Fanboy Expo 2016

13483335_468804693329416_5743240008529508993_o.jpgI am absolutely give out.  There, I said it.  This week has been crazy!  And in two day’s time, I have been in four different states.  The beginning of the week, I attended the Southern Association of Student Financial Aid Administrators (SASFAA) New Aid Officer Workshop, which was located at Jacksonville State University in Alabama, which I had so much fun attending.  Then, I drove back to North Carolina, driving through Georgia along the way, and rested for an afternoon before driving to Knoxville, Tennessee for the Fanboy Expo.

The hardest part about being an author is trying to find the right place to promote and seller your book.  As you remember, my trip to the Science Fiction Summer Convention in Atlanta was a bust, but I didn’t let it discourage me, because I knew that Fanboy Expo was going to be a different experience.

It wasn’t.  Don’t get me wrong, if I was a customer of the event, I would have had a blast.  People dressing up like their favorite character, merchants trying to sell a specific type of merchandise, and celebrities making appearances for their fans.  And for those people that try to sell an established product, character or idea, they do pretty well.  But for rookie authors, like me, you have a harder time.

Like the prior con, I’m in the hole for this trip, but a lot more than last time.  I took my sister with me (Thank you for all that you did, Miranda!) to help with the “large crowds.”  There was a large crowd alright, thousands of people, but only three people bought my book.

I know what people are going to say.  “You may have only just sold 3 books, but you got a lot more connections and networked with new people.”  True, I did that.  But for the first three hours, not one person looked at my table, which I paid $150 for.  After lunch, and several Mountain Dews, I worked up the courage to signing my name on the back of hundreds of my business cards and handing out “Free autographed cards.”  They probably aren’t worth much, but hey, it’s an autograph.  That attempt worked, and I sold a book out of it, but I risked appearing conceited and being laughed at.  I don’t know what people thought about me when they weren’t around me, but there were a few people that laughed at me.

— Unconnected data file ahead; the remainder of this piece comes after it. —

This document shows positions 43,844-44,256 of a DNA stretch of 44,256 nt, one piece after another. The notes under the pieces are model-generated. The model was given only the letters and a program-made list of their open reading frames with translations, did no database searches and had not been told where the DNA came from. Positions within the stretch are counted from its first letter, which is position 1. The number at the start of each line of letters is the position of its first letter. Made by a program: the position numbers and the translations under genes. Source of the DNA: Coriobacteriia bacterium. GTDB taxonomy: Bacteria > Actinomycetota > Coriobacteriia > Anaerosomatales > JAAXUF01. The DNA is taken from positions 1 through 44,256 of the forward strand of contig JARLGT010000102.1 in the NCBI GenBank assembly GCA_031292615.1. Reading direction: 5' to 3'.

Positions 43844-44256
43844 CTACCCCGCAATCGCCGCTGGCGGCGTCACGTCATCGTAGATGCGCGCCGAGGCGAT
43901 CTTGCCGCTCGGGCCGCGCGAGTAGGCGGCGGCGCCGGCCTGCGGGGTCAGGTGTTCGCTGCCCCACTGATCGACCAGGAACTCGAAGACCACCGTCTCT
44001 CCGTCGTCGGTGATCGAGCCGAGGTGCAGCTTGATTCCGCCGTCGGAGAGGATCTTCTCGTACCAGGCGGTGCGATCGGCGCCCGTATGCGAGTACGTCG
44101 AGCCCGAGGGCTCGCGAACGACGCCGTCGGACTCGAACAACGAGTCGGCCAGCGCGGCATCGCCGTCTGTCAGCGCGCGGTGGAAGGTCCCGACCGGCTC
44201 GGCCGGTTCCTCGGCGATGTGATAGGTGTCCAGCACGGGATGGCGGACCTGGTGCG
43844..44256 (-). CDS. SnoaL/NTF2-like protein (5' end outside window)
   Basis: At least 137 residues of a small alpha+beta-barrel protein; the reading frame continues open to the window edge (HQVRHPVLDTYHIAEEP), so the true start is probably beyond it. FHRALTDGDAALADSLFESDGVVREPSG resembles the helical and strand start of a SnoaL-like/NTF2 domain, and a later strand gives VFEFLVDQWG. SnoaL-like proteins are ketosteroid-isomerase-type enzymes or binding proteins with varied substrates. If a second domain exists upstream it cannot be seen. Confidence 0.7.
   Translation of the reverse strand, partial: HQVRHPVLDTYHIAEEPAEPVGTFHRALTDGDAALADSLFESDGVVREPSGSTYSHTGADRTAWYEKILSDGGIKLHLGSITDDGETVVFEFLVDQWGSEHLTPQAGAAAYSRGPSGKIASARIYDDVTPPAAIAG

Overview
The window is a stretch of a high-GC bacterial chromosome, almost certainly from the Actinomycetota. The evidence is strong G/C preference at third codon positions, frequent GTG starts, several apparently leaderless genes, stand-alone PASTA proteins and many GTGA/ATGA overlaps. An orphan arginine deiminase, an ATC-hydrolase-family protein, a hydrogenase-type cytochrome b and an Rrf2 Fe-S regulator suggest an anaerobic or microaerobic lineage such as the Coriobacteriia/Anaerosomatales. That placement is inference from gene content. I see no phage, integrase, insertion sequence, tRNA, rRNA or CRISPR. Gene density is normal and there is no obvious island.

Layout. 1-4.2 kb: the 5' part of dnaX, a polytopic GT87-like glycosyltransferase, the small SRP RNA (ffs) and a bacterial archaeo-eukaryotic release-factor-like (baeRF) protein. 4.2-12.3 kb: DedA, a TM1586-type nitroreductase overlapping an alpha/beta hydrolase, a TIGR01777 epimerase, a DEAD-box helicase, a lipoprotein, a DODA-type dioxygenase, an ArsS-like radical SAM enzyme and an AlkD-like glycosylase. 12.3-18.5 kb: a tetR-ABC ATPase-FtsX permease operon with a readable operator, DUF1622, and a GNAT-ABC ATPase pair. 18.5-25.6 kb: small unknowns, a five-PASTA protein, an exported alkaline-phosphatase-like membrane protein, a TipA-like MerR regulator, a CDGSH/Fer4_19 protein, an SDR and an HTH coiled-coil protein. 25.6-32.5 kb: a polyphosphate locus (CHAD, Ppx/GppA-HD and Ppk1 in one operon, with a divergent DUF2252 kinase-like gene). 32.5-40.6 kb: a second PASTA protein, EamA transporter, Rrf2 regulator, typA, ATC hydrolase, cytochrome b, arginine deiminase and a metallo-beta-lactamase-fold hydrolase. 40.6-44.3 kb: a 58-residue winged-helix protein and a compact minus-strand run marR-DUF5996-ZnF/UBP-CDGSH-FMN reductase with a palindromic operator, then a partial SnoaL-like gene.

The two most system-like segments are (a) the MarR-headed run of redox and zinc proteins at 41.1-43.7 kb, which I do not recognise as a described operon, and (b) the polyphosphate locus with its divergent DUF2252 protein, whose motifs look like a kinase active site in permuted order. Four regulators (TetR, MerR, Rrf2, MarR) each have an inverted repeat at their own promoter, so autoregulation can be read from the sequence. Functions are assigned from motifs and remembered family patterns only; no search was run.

After a $200 stay at the hotel across the street, my sister and I tried it again this morning.  I didn’t want to attempt the autograph maneuver again, and  tried bribing people to come to my table with candy.  Didn’t work so well.  We got tired of it quick and left several hours early before the event was supposed to start.  That’s because the trip home was several hours, we were give out from the first day, and we have to get ready for work tomorrow.  I don’t think I missed out on any sales.

I gave this whole con thing another shot, and I am once again disappointed.  It’s fun to attend as a regular person, but as a vendor/author, it is a ton of work.  For the same price, I could do ads online and maybe get a better result.  And it’s also like my great-aunt, Eva McCall says, books are better sold in a book store.  I don’t know if I’ll do another event, but if I do, I’m taking less books with me.  I just wish I could write and let the books sell themselves…

Click here to view the photo album on Tyler’s Facebook page.

Click here to order Aluria.

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